There’s something arresting about shots of celebs caught with their pants down, whether crude drawings of Clark Gable or Little Or- phan Annie bumping uglies in Tijuana Bibles, or lo-res screen-grabs of Paris Hilton’s courtesan chops. But the law takes a dim view of appropriating the rich and famous for purely prurient purposes. So what happens when a genuine artist puts such outrages to work satirizing the machinations of the powerful? Enter Dan O’Neill, the protagonist of Bob Levin’s The Pirates and the Mouse, “a man unhobbled by factual restraints when a touch of moon-dust will enliven life’s dance.” In 1963, O’Neill, a 21-year-old college dropout, created the Odd Bodkins comic strip for the San Francisco Chronicle. O’Neill filled his panels with such bon mots as “To see or Nazi. That is the question,” and caricatures of Superman smokin’ weed and Christ crucified on a telephone pole. These counterculture provocations eventually got him canned, but not before he learned the lesson (presented in Levin’s typically wry prose) “that what America truly needed was the destruction of Walt Disney.”
In 1971, O’Neill gathered a cadre of underground cartoonists to launch Mickey Mouse Meets the Air Pirates Funnies, featuring most of Disney’s stable in flagrante delicto (when they weren’t busy smuggling dope). The Pirates had grown up loving Disney’s artistry, but came to despise his corporation’s watered-down folklore. Ted Rich- ards, one of these renegade Mouseketeers, resented Disney’s “corporate seizure of the American narrative” and believed the Pirates were “helping the people regain access to their own stories.” Reflecting back on the period, O’Neill says, “It was everybody’s duty to smash the state. And we smashed a lot of it; but, you know, they smashed us back.” Indeed, despite fair-use copyright provisions protecting satire, the Pirates shortly found themselves hauled into court by humorless Disney lawyers. (Uncle Walt himself was a master at poaching story lines and music from the public domain. But six years ago, in a classic case of socialized subsidies for private fortunes, his corporation lobbied for, and won, an extension of copyright protection to “life of the author plus seventy years,” thereby keeping some future visionary’s paws off Disney’s characters for decades to come.)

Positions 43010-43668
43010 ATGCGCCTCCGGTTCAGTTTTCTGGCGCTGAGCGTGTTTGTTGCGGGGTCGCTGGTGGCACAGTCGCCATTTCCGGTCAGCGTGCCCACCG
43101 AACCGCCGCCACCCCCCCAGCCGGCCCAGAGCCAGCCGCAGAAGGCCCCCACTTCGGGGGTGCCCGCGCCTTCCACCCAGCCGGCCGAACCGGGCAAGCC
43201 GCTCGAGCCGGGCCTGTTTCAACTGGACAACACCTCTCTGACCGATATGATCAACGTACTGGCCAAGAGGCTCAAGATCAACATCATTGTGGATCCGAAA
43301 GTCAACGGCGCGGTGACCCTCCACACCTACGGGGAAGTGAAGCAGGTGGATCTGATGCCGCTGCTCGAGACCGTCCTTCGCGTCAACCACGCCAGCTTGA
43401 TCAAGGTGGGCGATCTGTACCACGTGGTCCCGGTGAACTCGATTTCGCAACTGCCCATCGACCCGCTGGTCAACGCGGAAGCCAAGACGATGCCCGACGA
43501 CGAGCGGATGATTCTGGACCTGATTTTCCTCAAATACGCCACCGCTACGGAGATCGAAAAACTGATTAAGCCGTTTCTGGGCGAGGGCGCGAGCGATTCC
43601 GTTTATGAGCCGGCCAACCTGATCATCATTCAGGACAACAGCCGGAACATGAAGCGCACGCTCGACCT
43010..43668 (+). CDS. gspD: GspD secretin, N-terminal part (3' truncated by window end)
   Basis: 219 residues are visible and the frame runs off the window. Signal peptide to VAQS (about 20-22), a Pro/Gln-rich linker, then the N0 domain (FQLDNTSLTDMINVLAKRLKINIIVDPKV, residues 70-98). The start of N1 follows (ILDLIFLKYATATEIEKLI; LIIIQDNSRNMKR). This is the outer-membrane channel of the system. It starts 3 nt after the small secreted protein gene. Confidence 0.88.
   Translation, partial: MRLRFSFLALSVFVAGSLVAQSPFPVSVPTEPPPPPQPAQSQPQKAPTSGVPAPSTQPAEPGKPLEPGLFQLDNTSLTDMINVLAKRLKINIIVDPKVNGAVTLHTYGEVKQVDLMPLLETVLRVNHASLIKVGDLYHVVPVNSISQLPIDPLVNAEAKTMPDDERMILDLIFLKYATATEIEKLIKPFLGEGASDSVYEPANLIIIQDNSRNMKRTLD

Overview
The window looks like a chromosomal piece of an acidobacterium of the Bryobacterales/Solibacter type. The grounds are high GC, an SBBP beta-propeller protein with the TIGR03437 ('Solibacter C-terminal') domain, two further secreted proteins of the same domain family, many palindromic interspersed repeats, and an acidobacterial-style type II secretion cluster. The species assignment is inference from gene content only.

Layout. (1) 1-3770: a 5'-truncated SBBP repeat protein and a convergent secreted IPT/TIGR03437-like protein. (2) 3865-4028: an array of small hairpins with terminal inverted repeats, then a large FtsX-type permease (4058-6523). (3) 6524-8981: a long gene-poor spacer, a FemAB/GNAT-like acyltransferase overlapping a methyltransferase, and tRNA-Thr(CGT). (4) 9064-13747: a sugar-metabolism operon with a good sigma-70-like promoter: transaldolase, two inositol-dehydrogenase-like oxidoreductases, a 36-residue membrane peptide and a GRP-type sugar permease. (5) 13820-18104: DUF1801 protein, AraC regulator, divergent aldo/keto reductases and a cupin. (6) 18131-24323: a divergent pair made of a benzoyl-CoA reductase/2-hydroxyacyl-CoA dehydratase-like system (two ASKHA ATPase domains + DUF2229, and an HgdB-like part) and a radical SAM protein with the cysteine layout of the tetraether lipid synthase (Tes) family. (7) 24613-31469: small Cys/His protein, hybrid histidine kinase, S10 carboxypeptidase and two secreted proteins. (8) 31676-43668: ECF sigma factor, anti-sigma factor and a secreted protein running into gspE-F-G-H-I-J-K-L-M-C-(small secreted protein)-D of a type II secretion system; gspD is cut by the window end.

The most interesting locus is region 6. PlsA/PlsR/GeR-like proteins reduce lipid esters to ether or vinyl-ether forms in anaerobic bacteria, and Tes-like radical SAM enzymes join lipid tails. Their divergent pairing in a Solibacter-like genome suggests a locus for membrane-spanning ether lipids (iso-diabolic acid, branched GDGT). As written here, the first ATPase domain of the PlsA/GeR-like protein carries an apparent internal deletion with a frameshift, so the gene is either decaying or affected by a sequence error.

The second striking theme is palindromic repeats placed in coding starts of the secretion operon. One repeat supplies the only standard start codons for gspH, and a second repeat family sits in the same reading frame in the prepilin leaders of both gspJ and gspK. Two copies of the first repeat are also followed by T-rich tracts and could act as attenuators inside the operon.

Levin, a lawyer by trade, cogently explains the tensions between treating copyrights “no differently than any other piece of property” and recognizing that “all knowledge derives from prior knowledge [and] society can benefit . . . from a widespread dissemination of facts, ideas, and theories.” Despite a few editorial gaffes—a misdated story, a chapter-head typo—his lucid narrative overcomes the Pirates’ drug-fogged memories and years of tangled, Bleak House-like litigation. After a decade of injunctions and huge fines (uncollectible from the chronically broke O’Neill), the Pirates finally promised to cease and desist—that is, until the Air Pirates Special Pirate Edition, by the “Mouse Liberation Front,” featuring an ulcer-ridden Mickey working the phones and sweating the grosses of Aladdin. Dating from the mid ’90s, it is beautifully drawn and hilarious: Mickey fumes over the cost of keeping Walt cryogenically preserved—”Wouldn’t I like to pull the plug on that old popsicle!”—then nails the ethos of the Reagan/Bush years: “I am Mickey Mouse and I am the American Dream!! It’s simple . . . I got mine . . . Fuck you!”
Anyone who’s been cattle-herded through the Magic Kingdom has seen this side of Disney’s world, epitomized by currently embattled CEO Michael Eisner’s statement, “We have no obligation to make history . . . to make art. . . . To make money is our only objective.” Seems it’s the Pirates who truly loved Mickey, and the bosses who still just want to screw him.